Oklahoma City, at the center of a legislative brouhaha over what to do about abandoned properties, is sending seven people next week to training in Boston to learn how to put blighted and abandoned properties back into productive use.
Now that’s some city planning training I can’t wait to hear about.
The delegation includes Nels Petersen, president of the Oklahoma City Metro Association of Realtors, who also is chairman of the Oklahoma Association of Realtors Government Affairs Committee. The training will be Tuesday-Friday through Boston’s Community Progress Leadership Institute.
The Oklahoma Association of Realtors “is very supportive of a leader from the real estate profession being invited to contribute to this conversation and looks forward to seeing the results,” said Matt Robison, vice president for government affairs for the trade group.
Interesting, because the Oklahoma Association of Realtors opposes what Oklahoma City has recently done to deal with vacant and abandoned properties.
The trade group came out hard for House Bill 2620, by Rep. Steve Martin, R-Bartlesville, which would erase the city’s pride and joy when it comes to the issue — a property registry — and ban all cities from such data collection and regulation.
“The city’s goal is to create a multi-pronged program that identifies abandoned properties so that efforts can be made toward rehabilitation, redevelopment or demolition,” the city said in a press release about the special training.
The Realtors want to lop off the first prong. The Martin bill banning such registries seems to be its top priority this legislative session.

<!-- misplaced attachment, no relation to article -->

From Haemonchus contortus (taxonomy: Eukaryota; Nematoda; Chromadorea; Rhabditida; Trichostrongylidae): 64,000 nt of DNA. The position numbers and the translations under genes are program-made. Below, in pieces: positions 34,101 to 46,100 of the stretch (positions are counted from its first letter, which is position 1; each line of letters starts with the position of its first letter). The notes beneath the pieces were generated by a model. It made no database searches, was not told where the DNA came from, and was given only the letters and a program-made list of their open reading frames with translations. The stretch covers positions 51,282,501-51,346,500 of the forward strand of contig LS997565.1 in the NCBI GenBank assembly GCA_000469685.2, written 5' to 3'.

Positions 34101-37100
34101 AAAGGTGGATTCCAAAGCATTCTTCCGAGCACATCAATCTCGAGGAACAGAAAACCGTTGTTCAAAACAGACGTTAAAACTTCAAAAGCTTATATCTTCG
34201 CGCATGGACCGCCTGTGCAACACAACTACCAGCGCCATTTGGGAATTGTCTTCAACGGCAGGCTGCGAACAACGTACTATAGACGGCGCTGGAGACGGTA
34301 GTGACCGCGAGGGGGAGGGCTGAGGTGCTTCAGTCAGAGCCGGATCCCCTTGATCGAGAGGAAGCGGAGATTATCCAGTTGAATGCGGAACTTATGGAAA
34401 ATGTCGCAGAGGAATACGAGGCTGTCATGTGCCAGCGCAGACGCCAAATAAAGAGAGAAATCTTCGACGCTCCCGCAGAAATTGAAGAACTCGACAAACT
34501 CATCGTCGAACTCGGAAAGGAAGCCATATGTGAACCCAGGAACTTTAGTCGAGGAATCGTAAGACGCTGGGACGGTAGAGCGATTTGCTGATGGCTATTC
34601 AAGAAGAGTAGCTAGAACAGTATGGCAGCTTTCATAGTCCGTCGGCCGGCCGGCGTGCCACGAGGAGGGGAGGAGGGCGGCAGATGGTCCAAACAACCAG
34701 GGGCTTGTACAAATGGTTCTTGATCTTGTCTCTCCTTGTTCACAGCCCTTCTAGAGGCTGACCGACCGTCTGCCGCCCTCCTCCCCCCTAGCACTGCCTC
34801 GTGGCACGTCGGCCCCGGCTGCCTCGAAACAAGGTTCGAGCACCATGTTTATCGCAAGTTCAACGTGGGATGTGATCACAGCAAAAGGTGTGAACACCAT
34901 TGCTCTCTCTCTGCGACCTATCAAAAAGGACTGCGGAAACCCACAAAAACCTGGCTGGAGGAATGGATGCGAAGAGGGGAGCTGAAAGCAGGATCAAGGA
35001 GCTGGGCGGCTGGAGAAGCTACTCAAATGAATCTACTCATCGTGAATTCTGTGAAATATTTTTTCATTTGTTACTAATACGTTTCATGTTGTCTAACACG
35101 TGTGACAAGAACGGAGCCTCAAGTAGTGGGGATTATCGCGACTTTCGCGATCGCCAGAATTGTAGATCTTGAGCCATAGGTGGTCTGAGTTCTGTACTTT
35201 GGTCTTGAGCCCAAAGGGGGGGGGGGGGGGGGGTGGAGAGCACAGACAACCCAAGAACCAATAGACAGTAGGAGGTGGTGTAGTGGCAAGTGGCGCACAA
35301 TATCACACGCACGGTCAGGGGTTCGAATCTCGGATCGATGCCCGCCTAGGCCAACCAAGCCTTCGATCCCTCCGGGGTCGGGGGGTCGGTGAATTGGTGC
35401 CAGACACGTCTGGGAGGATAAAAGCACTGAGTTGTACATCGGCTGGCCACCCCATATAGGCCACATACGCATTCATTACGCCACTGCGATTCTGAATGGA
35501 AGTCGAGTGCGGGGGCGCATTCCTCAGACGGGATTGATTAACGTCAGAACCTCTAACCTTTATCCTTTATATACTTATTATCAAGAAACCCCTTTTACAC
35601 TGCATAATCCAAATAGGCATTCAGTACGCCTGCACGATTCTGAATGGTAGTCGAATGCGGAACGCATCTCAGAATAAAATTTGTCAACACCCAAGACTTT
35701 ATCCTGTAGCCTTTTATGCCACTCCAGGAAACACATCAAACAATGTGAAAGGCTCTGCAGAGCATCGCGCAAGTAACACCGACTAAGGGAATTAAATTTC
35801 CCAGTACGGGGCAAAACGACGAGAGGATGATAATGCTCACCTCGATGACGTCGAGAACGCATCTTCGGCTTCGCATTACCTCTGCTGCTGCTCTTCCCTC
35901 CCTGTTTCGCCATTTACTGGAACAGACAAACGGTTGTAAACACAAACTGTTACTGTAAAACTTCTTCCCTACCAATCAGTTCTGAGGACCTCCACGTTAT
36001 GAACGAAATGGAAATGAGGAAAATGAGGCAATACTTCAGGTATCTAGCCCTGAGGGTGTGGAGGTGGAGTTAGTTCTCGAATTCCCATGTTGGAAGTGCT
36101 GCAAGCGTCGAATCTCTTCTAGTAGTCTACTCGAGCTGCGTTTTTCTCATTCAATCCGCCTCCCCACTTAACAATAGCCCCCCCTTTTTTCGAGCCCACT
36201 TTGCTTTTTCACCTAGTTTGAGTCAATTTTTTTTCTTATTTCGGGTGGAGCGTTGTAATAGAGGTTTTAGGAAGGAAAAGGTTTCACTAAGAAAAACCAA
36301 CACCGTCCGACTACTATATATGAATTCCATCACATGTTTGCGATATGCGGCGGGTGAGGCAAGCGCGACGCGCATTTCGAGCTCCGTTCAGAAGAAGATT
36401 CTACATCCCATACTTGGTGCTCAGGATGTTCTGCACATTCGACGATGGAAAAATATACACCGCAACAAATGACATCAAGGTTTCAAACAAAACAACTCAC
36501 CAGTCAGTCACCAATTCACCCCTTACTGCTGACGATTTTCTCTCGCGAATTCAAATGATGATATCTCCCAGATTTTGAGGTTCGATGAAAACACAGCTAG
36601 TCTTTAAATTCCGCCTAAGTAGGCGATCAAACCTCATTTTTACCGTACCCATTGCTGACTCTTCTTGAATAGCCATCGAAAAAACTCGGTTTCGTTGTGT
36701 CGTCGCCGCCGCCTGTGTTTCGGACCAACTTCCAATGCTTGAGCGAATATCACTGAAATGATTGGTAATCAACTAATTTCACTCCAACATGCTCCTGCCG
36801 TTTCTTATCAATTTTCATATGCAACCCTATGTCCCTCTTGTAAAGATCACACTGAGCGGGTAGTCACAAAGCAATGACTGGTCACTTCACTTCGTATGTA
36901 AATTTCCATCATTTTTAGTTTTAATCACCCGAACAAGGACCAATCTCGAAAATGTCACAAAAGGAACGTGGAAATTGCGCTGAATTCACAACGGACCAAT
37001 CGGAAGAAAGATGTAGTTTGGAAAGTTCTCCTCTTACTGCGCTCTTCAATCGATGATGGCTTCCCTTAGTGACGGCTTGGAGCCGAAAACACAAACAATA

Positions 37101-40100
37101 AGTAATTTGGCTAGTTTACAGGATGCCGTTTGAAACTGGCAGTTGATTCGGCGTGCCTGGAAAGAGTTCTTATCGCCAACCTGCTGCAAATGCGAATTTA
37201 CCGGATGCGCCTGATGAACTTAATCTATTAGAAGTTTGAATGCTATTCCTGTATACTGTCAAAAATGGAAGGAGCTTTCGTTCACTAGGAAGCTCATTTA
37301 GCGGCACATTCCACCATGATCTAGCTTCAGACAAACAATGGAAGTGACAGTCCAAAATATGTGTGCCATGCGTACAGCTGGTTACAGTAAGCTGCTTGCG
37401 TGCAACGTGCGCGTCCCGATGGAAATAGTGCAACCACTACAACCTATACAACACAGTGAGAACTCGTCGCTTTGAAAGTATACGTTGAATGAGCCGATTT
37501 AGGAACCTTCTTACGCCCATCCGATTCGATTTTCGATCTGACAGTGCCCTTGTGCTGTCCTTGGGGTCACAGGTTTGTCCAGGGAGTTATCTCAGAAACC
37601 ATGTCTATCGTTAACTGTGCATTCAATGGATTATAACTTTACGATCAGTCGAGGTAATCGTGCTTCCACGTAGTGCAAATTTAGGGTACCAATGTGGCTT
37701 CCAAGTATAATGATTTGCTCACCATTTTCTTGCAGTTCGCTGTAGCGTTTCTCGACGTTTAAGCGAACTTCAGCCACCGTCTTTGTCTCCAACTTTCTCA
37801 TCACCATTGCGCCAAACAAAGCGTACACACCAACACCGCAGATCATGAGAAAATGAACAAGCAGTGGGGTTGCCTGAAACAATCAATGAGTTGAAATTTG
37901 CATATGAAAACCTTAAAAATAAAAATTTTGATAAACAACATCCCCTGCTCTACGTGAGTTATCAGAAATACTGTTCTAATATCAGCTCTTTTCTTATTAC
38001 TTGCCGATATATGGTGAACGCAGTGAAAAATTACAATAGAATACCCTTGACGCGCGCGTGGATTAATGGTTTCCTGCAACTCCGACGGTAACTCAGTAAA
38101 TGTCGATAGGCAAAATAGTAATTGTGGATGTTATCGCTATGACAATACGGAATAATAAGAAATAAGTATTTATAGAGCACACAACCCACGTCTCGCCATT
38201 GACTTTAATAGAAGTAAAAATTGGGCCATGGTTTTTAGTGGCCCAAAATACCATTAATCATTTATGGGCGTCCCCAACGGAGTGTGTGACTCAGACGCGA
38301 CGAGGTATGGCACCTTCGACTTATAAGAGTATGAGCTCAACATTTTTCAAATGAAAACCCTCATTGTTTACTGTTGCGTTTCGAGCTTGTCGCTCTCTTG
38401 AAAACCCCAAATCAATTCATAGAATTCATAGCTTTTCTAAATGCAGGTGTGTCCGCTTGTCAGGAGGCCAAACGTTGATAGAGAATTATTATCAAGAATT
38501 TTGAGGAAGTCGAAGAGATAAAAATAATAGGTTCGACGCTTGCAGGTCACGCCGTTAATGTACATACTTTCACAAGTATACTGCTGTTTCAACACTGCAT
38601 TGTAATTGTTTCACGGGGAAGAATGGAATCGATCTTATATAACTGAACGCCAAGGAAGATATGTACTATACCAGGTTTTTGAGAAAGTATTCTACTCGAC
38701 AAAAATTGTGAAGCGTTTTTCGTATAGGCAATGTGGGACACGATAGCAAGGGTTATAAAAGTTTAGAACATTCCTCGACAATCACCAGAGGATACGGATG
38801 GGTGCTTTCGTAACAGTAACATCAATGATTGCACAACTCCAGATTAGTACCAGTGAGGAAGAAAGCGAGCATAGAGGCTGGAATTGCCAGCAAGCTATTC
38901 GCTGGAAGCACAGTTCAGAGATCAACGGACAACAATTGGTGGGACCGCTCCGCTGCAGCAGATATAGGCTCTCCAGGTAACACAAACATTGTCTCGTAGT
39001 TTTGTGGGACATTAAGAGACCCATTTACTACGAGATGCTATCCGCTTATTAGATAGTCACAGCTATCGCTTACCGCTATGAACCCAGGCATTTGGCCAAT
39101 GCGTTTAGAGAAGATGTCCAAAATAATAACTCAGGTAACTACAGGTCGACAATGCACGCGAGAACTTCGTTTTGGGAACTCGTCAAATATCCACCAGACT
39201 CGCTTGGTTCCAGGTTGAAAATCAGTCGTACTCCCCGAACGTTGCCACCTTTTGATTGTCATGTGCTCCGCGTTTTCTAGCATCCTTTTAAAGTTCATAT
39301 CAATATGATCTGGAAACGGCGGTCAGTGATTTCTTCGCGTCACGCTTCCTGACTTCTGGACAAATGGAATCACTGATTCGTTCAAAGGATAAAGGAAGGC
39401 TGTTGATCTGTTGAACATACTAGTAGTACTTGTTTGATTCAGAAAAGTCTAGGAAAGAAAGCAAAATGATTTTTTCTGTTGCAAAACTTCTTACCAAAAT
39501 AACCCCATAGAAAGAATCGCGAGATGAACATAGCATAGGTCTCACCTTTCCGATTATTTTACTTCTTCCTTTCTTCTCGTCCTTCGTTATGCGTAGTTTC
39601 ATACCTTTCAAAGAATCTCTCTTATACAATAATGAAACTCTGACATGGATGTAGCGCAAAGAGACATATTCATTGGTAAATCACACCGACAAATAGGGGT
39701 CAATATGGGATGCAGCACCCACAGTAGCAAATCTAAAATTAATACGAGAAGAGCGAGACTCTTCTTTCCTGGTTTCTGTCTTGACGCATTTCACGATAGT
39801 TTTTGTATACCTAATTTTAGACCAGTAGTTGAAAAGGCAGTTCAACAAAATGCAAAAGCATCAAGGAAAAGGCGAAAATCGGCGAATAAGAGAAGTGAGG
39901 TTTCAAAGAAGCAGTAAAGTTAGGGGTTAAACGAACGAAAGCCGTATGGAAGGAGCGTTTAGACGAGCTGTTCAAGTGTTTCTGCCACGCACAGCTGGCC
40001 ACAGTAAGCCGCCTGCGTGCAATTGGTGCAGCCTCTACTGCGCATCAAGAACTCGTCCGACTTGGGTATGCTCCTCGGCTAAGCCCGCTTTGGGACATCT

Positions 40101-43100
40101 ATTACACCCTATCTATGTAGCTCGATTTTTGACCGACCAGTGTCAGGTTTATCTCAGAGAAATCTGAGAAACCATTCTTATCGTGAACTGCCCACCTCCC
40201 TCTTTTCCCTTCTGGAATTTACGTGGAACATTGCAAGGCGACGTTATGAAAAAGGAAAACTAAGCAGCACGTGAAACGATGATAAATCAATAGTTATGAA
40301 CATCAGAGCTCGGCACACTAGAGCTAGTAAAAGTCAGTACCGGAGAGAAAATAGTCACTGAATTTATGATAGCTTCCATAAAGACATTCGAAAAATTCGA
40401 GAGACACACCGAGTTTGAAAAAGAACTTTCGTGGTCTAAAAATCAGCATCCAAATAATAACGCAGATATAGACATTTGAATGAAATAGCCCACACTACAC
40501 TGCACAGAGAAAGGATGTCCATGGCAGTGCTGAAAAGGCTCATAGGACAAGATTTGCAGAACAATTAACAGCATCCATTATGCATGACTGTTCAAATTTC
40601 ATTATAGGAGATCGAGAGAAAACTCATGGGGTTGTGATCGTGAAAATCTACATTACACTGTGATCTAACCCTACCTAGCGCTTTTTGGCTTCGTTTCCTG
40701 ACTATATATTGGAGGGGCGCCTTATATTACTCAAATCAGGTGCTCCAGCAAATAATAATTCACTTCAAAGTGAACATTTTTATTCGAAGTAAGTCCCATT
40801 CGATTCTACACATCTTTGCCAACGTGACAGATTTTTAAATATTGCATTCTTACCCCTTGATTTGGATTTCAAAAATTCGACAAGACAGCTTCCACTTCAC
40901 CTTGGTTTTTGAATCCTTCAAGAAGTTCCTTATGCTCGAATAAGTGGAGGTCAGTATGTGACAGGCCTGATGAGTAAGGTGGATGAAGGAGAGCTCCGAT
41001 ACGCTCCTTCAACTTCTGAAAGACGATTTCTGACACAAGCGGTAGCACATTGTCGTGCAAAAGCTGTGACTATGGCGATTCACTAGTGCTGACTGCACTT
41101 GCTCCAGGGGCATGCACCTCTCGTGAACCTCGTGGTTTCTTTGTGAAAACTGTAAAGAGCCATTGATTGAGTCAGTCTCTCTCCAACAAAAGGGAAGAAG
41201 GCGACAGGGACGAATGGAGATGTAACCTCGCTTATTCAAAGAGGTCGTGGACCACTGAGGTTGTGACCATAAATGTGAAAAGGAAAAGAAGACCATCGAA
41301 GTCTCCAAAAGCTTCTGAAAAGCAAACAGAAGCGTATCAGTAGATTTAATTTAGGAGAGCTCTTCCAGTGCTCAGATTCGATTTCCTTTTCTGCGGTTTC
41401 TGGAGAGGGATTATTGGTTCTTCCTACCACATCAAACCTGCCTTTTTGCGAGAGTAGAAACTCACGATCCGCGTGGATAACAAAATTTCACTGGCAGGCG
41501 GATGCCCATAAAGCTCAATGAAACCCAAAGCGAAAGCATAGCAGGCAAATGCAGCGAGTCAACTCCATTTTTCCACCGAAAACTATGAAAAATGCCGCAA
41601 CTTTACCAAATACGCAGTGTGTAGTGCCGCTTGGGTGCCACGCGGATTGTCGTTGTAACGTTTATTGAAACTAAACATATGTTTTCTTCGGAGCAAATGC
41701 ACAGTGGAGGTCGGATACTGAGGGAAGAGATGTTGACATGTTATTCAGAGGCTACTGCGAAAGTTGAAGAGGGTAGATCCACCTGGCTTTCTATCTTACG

The Realtors want to replace registries with a plan more to their liking: HB 3363, by Rep. Jon Echols, R-Oklahoma City.
The Echols bill would create guidelines for cities to determine if an abandoned building is a public nuisance, notification of the owner and a hearing, assessments against the property, procedures for municipal liens on property for abatement measures taken for public protection, and other items.
Oklahoma City leaders point to a 2013 study that found more than 12,000 vacant and abandoned buildings in Oklahoma City. The study found that such properties can reduce the value of nearby homes by 12 to 29 percent. Read the study here: tinyurl.com/Property Study.
The city study and ordinance creating the registry apparently got Oklahoma City the invitation to the training. Other cities sending delegations are Wilmington, Del.; Springfield, Mass.; Battle Creek, Mich.; Detroit; Jackson, Miss.; Huntington, W.Va.; and Milwaukee.
In addition to Petersen, others from Oklahoma City participating are City Council Members Meg Salyer and Larry McAtee, County Assessor Leonard Sullivan, commercial property broker Jim Parrack of Price Edwards & Co., City Planner Matt Gabrielson and Municipal Counselor Laura Codopony.
“When these eight teams enter the … classroom on the first day, their stories will illuminate how blight is impacting communities across the United States,” said Tamar Shapiro, president and CEO of the Center for Community Progress, host of the institute. “And when they head back home, there will be a new chapter to write: how they’re part of a national movement to reclaim our communities, a movement that is forging new connections and sparking fresh ideas.”
In Oklahoma City, it could be a rewrite.